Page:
World AIDS Day is observed annually on December 1st. The day honors all of those who have lost their lives to AIDS (acquired immunodeficiency syndrome) and those who are infected with HIV (human immunodeficiency virus). It also raises awareness of the pandemic and the spread of the virus and aims to break misconceptions about AIDS by educating people on prevention and control of the disease.
In 1987, three years after the HIV virus was discovered, James Bunn and Thomas Netter, two officers of the Global Programme on AIDS, came up with the idea for World AIDS Day as a way to raise international awareness about the pandemic and to educate people on the virus. The idea gained the approval of Dr. Jonathan Mann, the director of the organization, and the date of December 1st was chosen to commemorate World AIDS Day as they believed it would gain attention and coverage from the media, as it falls between the elections in the USA and the Christmas holidays.
It is estimated that around 38 million people around the world live with the HIV virus, and over 35 million have lost their lives to AIDS or HIV since 1984. Because of the way the virus is transmitted, people have been fighting stigma and discrimination around HIV and AIDS for all these years, and many laws have been passed to protect those who are infected.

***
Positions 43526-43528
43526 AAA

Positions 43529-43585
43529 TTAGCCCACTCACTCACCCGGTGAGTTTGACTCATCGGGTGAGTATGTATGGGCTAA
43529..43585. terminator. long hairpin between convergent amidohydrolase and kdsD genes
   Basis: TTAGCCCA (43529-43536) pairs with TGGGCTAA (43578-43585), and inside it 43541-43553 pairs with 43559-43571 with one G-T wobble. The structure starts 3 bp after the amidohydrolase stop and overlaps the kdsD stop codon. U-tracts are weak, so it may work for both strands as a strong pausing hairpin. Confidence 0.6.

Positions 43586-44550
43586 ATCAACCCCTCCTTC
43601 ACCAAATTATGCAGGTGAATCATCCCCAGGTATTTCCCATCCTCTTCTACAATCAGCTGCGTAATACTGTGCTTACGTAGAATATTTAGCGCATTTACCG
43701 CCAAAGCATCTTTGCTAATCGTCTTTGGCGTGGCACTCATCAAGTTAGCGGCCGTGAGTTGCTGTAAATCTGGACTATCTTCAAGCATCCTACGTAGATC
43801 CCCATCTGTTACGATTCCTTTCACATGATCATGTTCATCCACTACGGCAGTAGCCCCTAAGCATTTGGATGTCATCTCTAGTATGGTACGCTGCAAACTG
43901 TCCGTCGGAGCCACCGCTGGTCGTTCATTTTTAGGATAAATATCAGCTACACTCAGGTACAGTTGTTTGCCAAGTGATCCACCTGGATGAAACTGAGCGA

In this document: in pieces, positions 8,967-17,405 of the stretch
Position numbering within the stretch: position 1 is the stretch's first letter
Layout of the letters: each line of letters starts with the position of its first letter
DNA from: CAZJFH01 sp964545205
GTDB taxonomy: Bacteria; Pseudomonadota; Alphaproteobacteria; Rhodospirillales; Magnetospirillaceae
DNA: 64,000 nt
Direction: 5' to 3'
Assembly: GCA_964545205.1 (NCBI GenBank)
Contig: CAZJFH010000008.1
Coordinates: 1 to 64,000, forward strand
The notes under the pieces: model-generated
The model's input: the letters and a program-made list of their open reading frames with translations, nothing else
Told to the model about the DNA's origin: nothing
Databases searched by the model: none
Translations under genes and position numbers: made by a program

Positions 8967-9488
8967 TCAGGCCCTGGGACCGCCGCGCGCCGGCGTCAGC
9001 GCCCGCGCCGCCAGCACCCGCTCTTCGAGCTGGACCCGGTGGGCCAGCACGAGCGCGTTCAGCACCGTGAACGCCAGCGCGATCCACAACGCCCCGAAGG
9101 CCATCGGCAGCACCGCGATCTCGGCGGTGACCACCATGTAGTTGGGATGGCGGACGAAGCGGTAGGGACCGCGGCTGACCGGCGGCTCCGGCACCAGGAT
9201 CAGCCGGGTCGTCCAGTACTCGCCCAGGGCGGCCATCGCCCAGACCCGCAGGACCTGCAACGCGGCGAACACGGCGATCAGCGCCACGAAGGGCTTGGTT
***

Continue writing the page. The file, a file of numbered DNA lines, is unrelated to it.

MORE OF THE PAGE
World AIDS Day is important because it helps to erase the stigma, educates people on the facts about the virus and how to protect themselves against it, and brings light to the serious scientific advances that have been made in HIV treatment and prevention since the virus was discovered. It also reminds people and governments that the number of new people infected with HIV each year is still significant, and action needs to be taken to fight this.
The red ribbon is widely recognized around the world as the symbol for HIV and AIDS and many wear a red ribbon on World AIDS Day.
Every year, after discussions with UNAIDS, the WHO, and other organizations, the World AIDS Campaign chooses a theme to observe during World AIDS Day. Themes have ranged from "Stop AIDS. Keep the Promise" in 2005-2008, to "My Health, My Right" for World AIDS Day 2017, and more recently "Communities make the difference" in 2019.
How to observe World AIDS Day
Support the cause and honor those who have lost their lives by donating to medical research organizations or nonprofits that support people with HIV, and wearing a red ribbon to help spread awareness.
Many health centers offer free HIV testing on this day. Get tested and encourage others to do the same, and contribute to dismantling the stigma around the virus.
Attend memorials and vigils in honor of those who have lost their lives to AIDS and HIV. Educate yourself by going to talks and health fairs, or by reading books written by HIV positive patients.